Paul works through identifying the issue and encouraging Timothy in the fourth chapter of his letter. There nestled in between how to treat church members and the mystery of godliness is a small paragraph on ministry, and this phrase: “Do not neglect the gift that is in you…” It reminded me that I too neglect the spiritual gifts given me by God, those that are specifically designed just for me by the Creator of the universe. He knew I would be the only one that could use them in such a way for His kingdom and His purpose in such a time as this.

He knew that the still-in-her-pajamas, unshowered single gal on a Saturday morning would use the gift given her for Him in the way He designed her to use it. Just as He did the friends who are married, who are parents, who are divorced, who are single too. He has given gifts that reside in each of us that I often forget and neglect, letting doubt fuel the misuse or nonuse of the gifts, letting the words of others cause my gifts to look like obligations or ones I wish I could return. But then I remember the words of James just a few pages over from Paul’s letter to Timothy:

“Every good gift and every perfect gift is from above, and comes down from the Father of lights, with whom there is no variation or shadow of turning.”

Gifts and Memories

I had a coworker recently ask me what my favorite Christmas gift of all time was and I had to stop and really think. What easily came to mind was a gift I got on my birthday instead. I was eight and it was a life-size Alf doll. My birthday party was in the park that summer, hi Southern summer birthday baby, and I had a Snow White cake. The cake was terrible-the bakery had decided to get the river effect on the cake they’d use gel toothpaste instead of food coloring in the frosting.

At 35 I still won’t use gel toothpaste, especially blue gel toothpaste.

Bur more than that, I remember getting that Alf doll. I carried that sucker everywhere. He was my dude. (and probably between he and MacGyver, my start of loving aliens and crime shows) If I am not mistaken, my mom has actually kept him tucked away in case he decides to make a comeback.

The longer I thought on my coworker’s question though, I had a hard time recalling these standout toys or gifts with the exception of Minnie Pearl, my gorgeous pearl Kitchen Aid mixer I received. When we are honest with ourselves, I’d say we all have a hard time remembering what we received when we were 10 that we begged to get…or at 23. We may be able to pick out a handful of things but more importantly I think we remember the people we were with, the feelings we shared, and the moments.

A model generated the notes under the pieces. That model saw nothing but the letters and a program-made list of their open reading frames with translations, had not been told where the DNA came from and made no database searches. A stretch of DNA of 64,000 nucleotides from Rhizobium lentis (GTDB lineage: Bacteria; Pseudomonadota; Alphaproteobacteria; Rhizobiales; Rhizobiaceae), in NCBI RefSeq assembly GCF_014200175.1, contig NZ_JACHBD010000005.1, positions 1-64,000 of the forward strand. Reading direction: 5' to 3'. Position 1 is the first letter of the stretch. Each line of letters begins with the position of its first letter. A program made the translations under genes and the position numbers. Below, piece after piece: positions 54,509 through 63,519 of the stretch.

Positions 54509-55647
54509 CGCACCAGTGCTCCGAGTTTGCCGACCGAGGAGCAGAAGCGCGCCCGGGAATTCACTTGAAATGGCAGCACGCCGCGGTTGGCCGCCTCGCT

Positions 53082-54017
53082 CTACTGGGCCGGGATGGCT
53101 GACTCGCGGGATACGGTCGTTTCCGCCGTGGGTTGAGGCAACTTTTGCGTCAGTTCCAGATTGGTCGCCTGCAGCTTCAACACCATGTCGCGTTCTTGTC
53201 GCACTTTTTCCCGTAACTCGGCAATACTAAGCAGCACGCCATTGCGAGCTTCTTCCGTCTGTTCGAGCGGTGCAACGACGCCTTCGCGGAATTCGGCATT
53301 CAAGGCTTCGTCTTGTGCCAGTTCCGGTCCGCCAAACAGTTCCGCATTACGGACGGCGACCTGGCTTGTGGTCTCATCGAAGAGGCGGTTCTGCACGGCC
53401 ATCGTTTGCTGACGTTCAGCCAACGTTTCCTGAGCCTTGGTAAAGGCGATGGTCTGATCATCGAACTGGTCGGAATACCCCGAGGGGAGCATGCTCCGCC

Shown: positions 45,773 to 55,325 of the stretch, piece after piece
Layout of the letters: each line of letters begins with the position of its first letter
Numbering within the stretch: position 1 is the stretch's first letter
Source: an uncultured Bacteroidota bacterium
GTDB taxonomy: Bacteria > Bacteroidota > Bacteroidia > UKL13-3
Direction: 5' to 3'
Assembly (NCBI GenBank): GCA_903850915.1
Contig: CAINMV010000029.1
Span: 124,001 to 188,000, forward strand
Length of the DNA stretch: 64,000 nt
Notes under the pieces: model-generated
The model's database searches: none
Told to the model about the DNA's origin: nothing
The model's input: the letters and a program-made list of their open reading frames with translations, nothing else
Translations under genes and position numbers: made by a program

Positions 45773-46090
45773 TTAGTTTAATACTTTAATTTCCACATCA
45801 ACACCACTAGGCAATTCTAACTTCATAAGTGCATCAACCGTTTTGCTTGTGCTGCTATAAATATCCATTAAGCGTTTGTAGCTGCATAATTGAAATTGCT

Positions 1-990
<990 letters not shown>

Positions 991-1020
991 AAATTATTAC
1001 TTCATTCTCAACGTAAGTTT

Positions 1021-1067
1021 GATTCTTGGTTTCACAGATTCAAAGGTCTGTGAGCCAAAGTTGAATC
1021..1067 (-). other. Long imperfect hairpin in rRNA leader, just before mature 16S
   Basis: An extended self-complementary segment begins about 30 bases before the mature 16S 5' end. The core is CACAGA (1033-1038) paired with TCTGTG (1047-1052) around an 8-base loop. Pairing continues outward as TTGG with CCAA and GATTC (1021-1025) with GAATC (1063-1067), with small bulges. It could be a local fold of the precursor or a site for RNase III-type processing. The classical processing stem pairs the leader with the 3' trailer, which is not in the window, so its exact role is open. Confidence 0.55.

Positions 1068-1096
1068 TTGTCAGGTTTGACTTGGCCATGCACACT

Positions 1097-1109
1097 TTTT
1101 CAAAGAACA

I remember the Christmas when my dad started getting sick and what would lead to six months of unknown and questions of his survival, hope for a liver transplant. I remember the first Christmas with a cute little 9 month old nephew, and subsequent Christmas with a three week old second nephew. Christmas spent mourning the loss of a beloved grandfather, and some spent dodging the awkward family interactions.

We wrap up gifts in pretty paper and ribbons, with expectation that this is something the receiver has wanted or didn’t know they wanted. The expectation of joy on their face and delight in their hearts. I do that too y’all, especially as the nephews get older.It’s about the memories and moments, some joyous and some difficult. But all woven into our Christmas story.


What’s a gift or story you remember at Christmas? What was a favorite gift you received or that you gave?

Doubtful…at best.

Doubt is a funny thing. If we aren’t careful it can creep in unawares and spread like a bug infestation. Recently I heard the story of Moses in Exodus 4 from a different perspective.

This was along about the time Moses was being called by God to do great things. We get the version that isn’t live, but “previously recorded” if you will, so we know the outcome. God calls him to do His work, Moses doubts. God calls him to action, Moses doubts again.

Here’s where it gets interesting for me…

God asks what is in Moses’ hand. He’s God, He’s all-knowing, and He never asks a question for His own need. He asks it for the one that is to answer. Right there, God is giving us something truly powerful. He’s giving us the assurance that what is within our hands He has given for use.